The Category 4 hurricane has magnified the country’s immigration crisis.
By Julie Morse
A woman pushes a wheelbarrow while walking in a partially flooded street in Port-au-Prince, Haiti, on October 4, 2016. (Photo: Hector Retamal/AFP/Getty Images)
Hurricane Matthew’s lethal winds and rain have already claimed more than 1,000 lives in Haiti. The treacherous storm has obliterated 30,000 homes in the Sud department of the country, 80 percent of the buildings in the city of Jérémie, and left nearly 60,000 people displaced. But in addition to all the immediate damage, the wreckage from the hurricane will also inevitably further intensify the dire immigration crisis many Haitians currently face.
Interim Haitian President Jocelerme Privert declared on Tuesday that the hurricane has put the country on the verge of facing “real famine.” Some communities have seen up to 80 percent of their crops destroyed as a result of Hurricane Matthew, according to the United Nations, and the wreckage has pushed an estimated 600,000 people into shelters.
Haiti is reliving its nightmare of the 2010 earthquake, when a 7.0 magnitude earthquake displaced 1.5 million, killed between 220,000 to 316,000 people, and left 75 percent of the population unemployed. In the aftermath of the tremors, a cholera outbreak ravaged several communities. The silver lining came shortly after, when then-Secretary of Homeland Security Janet Napolitano announced that the estimated 130,000 undocumented Haitians living in the United States would be granted temporary protection status (TPS), allowing them to stay and work in the country until July 2011. The status was extended a few more times, and it’s currently set to last until July 2017.
The number of Haitianspermitted residence under TPS, however, has significantly dwindled to 50,000, says a spokesperson from the U.S. Citizenship and Immigration Services. Now, they only make up around 8 percent of the Haitian population in the U.S, a stark contrast to the 586,000 Haitian immigrants in the country in 2015, according to a Pew study.
“Haiti has always been poor, and we have always been willing to migrate to other countries for opportunity.”
Last week, Secretary of Homeland Security Jeh Johnson provoked fear among many Haitianswhen he said, “the situation in Haiti has improved sufficiently to permit the U.S. government to remove Haitian nationals on a more regular basis.” This means any Haitians not protected by TPS will be deported, and onlythose who express fear of persecution in Haiti will have the opportunity to apply for asylum. Johnson’s announcement does not give any hope to those who are currently displaced from Hurricane Matthew, or the 6,000-some Haitians waiting to cross the border from Tijuana. On Wednesday, he released a statement reiterating his stance.
Felix Rigaud, county director of Hope on a String, a non-governmental organization based in Arcahaie, Haiti, told Pacific Standard that most—if not all—of those displaced from the hurricane will try to find a way out of Haiti. “They have no other option,” he says. “Some will pursue the legal tried and true process of immigration, and many will take the Kantè, or the illegal boat journey from Haiti up north.”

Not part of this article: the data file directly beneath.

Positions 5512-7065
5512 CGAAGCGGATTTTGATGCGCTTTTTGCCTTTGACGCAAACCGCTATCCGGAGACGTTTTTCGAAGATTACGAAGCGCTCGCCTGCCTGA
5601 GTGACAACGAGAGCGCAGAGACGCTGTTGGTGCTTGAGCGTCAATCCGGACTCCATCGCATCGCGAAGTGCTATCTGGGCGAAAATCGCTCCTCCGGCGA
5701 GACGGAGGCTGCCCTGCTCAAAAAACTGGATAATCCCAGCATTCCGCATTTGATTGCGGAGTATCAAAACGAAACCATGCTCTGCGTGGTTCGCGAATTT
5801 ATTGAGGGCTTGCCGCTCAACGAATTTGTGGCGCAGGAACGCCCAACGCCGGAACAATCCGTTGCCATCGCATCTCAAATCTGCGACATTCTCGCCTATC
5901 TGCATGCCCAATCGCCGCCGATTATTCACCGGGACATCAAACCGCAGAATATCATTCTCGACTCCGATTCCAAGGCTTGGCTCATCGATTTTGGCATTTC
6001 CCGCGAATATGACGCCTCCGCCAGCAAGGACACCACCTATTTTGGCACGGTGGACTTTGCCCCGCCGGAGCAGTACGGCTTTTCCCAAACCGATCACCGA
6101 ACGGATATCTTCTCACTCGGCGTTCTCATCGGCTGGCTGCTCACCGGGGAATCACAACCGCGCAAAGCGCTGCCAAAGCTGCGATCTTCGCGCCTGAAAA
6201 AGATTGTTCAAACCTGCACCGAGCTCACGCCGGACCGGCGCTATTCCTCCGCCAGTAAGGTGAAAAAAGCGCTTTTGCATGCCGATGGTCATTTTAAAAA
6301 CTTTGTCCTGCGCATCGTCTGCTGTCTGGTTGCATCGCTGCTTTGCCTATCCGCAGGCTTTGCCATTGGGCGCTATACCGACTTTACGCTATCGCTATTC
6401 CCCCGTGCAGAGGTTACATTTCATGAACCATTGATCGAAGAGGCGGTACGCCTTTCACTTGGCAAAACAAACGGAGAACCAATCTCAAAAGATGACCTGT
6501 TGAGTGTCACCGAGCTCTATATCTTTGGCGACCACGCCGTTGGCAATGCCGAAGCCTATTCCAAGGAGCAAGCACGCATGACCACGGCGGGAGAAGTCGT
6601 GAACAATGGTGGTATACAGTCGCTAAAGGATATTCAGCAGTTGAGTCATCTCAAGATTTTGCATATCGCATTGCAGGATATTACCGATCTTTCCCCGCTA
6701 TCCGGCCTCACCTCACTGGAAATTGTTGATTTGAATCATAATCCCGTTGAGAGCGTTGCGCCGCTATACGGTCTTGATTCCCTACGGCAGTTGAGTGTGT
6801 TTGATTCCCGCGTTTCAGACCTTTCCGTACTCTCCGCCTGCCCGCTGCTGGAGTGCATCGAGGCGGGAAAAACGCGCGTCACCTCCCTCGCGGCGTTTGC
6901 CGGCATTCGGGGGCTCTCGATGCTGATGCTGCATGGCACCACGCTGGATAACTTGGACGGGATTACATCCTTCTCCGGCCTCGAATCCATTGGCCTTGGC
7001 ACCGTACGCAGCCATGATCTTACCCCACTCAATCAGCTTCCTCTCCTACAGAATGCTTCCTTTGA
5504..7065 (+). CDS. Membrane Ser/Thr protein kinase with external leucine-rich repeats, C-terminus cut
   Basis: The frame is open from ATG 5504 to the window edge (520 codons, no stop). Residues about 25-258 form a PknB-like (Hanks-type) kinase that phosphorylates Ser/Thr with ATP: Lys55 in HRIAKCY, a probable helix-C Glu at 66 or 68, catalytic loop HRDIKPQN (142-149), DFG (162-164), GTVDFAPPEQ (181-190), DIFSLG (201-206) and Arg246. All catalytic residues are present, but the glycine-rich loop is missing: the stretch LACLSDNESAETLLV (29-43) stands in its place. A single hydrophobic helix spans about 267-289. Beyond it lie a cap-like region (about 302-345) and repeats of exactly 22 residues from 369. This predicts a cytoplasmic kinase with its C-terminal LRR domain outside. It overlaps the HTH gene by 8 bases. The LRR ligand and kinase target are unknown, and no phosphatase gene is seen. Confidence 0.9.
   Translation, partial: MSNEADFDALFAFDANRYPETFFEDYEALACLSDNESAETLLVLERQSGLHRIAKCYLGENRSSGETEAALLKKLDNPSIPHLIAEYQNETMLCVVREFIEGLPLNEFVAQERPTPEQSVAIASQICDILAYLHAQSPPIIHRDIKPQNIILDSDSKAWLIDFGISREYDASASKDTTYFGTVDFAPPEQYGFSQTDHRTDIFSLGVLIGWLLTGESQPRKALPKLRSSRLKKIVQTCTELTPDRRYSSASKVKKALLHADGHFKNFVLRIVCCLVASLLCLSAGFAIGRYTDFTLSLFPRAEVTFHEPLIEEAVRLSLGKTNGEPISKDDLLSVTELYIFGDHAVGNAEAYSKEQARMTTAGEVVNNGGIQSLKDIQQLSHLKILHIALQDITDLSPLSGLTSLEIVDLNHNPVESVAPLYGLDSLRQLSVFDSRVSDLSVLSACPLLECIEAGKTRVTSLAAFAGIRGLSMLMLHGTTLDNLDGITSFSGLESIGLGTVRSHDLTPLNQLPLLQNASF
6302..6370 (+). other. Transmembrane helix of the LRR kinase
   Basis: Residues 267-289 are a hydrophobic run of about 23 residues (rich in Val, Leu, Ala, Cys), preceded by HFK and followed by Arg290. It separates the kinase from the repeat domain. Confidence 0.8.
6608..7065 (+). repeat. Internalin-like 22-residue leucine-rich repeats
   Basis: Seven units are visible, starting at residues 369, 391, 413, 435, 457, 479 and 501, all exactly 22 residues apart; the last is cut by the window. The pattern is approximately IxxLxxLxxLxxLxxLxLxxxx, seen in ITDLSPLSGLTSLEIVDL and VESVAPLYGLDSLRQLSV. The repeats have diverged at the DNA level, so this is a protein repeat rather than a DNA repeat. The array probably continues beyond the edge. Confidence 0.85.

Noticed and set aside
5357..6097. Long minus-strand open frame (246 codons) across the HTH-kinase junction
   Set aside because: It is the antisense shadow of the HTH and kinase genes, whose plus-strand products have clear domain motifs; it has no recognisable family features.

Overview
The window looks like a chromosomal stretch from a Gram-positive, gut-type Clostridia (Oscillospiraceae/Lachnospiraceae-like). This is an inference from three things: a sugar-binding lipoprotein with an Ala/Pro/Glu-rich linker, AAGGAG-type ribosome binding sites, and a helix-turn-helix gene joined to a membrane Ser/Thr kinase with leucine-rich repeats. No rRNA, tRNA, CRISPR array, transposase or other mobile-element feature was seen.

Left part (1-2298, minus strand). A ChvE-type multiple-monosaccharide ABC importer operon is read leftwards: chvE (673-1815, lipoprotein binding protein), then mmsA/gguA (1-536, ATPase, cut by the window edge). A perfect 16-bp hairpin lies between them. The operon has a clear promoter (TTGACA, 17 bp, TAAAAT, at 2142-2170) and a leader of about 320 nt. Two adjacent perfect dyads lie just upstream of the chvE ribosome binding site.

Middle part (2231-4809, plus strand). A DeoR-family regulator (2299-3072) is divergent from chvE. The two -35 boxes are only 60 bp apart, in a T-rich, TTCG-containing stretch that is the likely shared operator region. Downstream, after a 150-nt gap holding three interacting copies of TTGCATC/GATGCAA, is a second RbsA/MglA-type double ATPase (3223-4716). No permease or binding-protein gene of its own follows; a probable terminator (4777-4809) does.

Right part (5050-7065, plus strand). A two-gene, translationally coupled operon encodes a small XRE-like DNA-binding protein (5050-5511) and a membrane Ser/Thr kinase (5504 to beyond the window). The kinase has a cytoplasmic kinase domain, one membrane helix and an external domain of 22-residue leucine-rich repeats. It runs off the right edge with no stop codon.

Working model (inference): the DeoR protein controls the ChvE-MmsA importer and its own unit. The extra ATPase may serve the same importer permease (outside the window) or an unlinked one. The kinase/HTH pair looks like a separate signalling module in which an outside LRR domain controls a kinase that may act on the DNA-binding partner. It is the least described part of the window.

In the last several years, in the midst of the island’s economic crisis and post-earthquake havoc, thousands have fled to Brazil. Enticed by rumors of bountiful work opportunities, many acquired work visas only to be pushed up north as a result of Brazil’s political problems.
The camps of Haitians waiting to be approved for immigration proceedings on the Mexican border have created a humanitarian crisis within itself. Shelters in Tijuana are overflowing, and hundreds of Haitians are forced to sleep out on the streets.
Immigrations and Customs Enforcement Inspector Sarah Saldaña saidshe expects around 40,000 more Haitians to try to immigrate to the U.S.—a figure that doesn’t encompass the overwhelming number of refugees Hurricane Matthew will inevitably produce. Since 2008, natural disasters have displaced 22.5 million people, or 62,000 people a day, according to the Internal Displacement Monitoring Center.
Over the last six months, Tijuana has turned into the gatekeeper for worldwide migration into the U.S. In the past year, 330,000 migrants from all over the globe have crossed into Mexico, a 39 percent increase from 2015, and a 62 percent jump from 2014. According to ABC, U.S. migration authorities on the Mexican border can only process 100 cases per day.
“Haiti has always been poor, and we have always been willing to migrate to other countries for opportunity,” says Belange Alce, a Boston-based social worker who moved to the U.S. from Haiti when his family received political asylum in 1993. “Sadly, I don’t think the hurricane will make a difference in who will stay and who will migrate. The people who can afford to travel will leave and others will make a living with what they have to work with.”